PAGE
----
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Loan Growth is Number One Incentive Criterion
Wednesday, July 22, 2015 6:55 AM

In the last year, the number one factor determining incentives paid to credit union employees was loan growth, according to the recently released “2015 Compensation Study” by the Cornerstone Credit Union League.

Incentives can be a huge part of directing organizational behavior and goal accomplishment. It is similar to the old maxim “what gets measured gets done,” except in this case it is “what gets done gets rewarded.”

For the most part, three-quarters of all credit unions use performance incentive programs. Nearly 80 percent of credit unions with assets above $250 million use these programs, while almost 75 percent of credit unions between $50 million and $250 million in assets offer incentive programs. Credit unions with less than $50 million in assets offer them the least, with only 27 percent providing incentives to employees for specific goal attainment or work accomplishments.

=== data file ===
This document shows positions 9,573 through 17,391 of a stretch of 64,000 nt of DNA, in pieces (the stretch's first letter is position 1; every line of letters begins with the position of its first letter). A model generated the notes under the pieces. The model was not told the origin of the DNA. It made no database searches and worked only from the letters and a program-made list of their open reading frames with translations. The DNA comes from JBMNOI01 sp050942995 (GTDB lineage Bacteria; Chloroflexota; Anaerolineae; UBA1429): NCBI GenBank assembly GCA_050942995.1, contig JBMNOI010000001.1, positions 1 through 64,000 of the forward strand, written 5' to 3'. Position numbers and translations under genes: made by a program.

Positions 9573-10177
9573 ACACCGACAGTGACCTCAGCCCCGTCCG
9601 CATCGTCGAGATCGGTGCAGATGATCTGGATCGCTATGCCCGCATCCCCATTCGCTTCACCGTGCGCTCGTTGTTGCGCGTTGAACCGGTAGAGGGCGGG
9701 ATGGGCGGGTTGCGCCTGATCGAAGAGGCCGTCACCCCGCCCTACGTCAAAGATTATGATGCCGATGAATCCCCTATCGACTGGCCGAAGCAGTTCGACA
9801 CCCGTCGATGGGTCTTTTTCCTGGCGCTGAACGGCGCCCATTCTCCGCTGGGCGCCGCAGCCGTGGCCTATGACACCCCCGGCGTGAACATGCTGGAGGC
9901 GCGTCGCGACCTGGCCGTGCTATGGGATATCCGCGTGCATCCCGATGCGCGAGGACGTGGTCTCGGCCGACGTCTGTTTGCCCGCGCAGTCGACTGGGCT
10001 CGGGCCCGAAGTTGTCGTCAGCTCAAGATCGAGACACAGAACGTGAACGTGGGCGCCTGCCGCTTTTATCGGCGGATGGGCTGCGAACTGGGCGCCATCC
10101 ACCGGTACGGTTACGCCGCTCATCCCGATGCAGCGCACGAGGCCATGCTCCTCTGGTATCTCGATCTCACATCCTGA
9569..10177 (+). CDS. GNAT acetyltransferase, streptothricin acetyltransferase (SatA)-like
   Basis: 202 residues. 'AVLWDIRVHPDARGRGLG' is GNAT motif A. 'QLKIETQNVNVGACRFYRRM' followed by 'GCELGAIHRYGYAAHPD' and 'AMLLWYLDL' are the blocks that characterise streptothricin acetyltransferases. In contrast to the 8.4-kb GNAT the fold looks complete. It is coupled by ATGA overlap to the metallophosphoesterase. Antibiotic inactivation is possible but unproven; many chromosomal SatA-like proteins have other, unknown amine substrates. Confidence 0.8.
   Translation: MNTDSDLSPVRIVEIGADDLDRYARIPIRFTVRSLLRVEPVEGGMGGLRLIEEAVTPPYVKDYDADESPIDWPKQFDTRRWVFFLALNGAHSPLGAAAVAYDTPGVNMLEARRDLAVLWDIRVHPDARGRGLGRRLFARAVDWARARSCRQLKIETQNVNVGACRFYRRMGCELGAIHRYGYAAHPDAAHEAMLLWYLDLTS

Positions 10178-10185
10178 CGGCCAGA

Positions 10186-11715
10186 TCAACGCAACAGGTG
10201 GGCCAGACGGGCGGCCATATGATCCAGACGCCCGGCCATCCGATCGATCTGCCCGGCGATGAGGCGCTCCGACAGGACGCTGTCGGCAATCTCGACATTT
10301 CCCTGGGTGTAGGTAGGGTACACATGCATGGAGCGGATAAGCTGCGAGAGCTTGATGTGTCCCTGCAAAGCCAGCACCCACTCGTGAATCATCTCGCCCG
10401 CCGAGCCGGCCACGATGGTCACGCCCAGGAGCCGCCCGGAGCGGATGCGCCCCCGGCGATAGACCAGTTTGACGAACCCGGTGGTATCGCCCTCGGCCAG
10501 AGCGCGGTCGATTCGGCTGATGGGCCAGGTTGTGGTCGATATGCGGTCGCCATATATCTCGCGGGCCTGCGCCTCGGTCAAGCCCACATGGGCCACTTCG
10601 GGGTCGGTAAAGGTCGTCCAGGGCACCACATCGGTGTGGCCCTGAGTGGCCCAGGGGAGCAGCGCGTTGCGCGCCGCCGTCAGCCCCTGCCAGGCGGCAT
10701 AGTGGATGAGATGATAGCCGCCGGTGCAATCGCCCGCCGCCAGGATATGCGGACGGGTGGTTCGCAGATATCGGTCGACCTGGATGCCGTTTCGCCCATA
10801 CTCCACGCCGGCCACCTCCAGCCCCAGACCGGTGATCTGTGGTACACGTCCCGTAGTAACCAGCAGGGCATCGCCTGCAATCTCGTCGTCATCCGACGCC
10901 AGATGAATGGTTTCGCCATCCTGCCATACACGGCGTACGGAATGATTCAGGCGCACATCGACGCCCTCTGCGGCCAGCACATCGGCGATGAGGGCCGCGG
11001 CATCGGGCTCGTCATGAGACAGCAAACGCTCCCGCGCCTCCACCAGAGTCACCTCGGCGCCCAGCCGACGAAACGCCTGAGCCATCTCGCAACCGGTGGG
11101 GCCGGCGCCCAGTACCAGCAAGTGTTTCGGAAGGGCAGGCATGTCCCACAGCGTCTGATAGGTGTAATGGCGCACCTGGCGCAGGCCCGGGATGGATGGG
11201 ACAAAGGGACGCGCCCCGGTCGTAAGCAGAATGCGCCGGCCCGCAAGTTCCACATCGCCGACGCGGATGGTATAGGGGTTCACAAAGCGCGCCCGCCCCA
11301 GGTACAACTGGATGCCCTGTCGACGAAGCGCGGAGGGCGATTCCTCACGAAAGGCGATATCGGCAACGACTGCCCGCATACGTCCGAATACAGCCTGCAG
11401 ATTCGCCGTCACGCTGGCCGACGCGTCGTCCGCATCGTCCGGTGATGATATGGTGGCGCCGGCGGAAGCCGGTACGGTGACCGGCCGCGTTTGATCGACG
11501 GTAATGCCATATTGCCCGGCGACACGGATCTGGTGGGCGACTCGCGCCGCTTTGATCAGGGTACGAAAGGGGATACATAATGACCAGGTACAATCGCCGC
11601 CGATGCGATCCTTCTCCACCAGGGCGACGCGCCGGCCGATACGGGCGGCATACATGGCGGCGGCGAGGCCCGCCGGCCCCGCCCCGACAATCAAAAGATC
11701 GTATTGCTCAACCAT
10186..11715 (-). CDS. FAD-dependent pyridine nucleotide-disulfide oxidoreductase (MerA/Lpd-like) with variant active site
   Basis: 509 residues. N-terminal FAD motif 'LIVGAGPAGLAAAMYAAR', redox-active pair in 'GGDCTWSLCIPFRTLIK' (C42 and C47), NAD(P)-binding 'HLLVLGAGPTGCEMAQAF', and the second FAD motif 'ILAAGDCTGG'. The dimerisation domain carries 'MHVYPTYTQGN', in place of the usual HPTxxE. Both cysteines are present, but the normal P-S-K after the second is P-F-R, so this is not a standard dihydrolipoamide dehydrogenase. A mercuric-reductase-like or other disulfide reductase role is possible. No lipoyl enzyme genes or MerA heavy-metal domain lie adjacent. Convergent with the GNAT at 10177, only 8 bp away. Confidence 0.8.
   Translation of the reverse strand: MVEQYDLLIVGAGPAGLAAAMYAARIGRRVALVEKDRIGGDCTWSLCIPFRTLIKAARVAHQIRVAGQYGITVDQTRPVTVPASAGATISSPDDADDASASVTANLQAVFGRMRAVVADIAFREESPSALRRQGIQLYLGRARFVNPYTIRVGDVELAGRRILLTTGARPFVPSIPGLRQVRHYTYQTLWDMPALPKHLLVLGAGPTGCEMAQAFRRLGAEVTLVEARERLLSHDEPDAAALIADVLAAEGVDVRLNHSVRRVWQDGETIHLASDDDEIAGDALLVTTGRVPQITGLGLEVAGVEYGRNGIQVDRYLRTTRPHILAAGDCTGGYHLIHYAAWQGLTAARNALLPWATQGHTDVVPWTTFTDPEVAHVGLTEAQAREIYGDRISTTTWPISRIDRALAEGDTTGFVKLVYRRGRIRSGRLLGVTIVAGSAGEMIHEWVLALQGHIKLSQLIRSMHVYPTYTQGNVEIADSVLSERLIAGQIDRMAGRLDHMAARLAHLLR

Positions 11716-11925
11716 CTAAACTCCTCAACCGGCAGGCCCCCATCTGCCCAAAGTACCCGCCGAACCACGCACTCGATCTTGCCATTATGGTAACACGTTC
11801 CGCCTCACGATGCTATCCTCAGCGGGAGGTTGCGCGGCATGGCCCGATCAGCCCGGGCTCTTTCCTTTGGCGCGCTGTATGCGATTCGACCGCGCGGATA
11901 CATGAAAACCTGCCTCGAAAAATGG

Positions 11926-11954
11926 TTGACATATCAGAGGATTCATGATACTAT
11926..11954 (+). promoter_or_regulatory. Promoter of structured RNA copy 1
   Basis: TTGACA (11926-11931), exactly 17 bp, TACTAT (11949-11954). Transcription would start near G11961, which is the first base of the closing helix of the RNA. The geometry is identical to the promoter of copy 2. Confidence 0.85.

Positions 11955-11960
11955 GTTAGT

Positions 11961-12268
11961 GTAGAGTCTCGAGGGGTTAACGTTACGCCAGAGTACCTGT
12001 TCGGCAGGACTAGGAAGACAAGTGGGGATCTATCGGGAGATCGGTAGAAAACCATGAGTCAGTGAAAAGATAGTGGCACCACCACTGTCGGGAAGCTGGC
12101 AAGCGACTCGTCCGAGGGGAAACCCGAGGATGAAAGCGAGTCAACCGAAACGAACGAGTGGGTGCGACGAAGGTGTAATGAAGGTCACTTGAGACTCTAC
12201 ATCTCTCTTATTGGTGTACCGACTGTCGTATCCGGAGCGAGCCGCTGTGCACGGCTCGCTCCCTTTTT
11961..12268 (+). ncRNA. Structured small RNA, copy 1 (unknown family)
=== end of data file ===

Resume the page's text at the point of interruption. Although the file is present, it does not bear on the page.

Most employees are eligible for incentive programs, with the CEO being the least incentivized. Lending employees, tellers, and member service personnel are at the top of the list, with 86 percent of lending employees being eligible for incentives, and 76 percent of tellers and member service personnel offered incentives.

Incentive payouts could be significant. More than 15 percent of a lending employee’s gross pay could be attributed to incentives, while four percent of a teller’s or membership service personnel’s pay could be from incentives. CEOs’ gross pay was incentivized the most, with more than 16 percent attributed from incentive payouts.

Loan growth was the number one incentive indicated by credit unions for management and non-management personnel. For management personnel, the second incentive criterion was membership growth, while for non-management employees it was products or services per member. Credit unions agreed that the third criterion for management and non-management personnel was delinquency measures.

In 2014 loan growth in credit unions over $250 million in assets averaged 11.2 percent, while in credit unions with assets between $50 million and $250 million it averaged 9.5 percent. Credit unions under $50 million averaged a loan growth of 2.7 percent.

For CEOs, the number one criterion was loan growth followed by net worth and then net income growth or ROA.

All of this information can be found in the 2015 Compensation Study authored by the Cornerstone Credit Union League. To get your copy, contact Doug Foister at or 469-385-6477.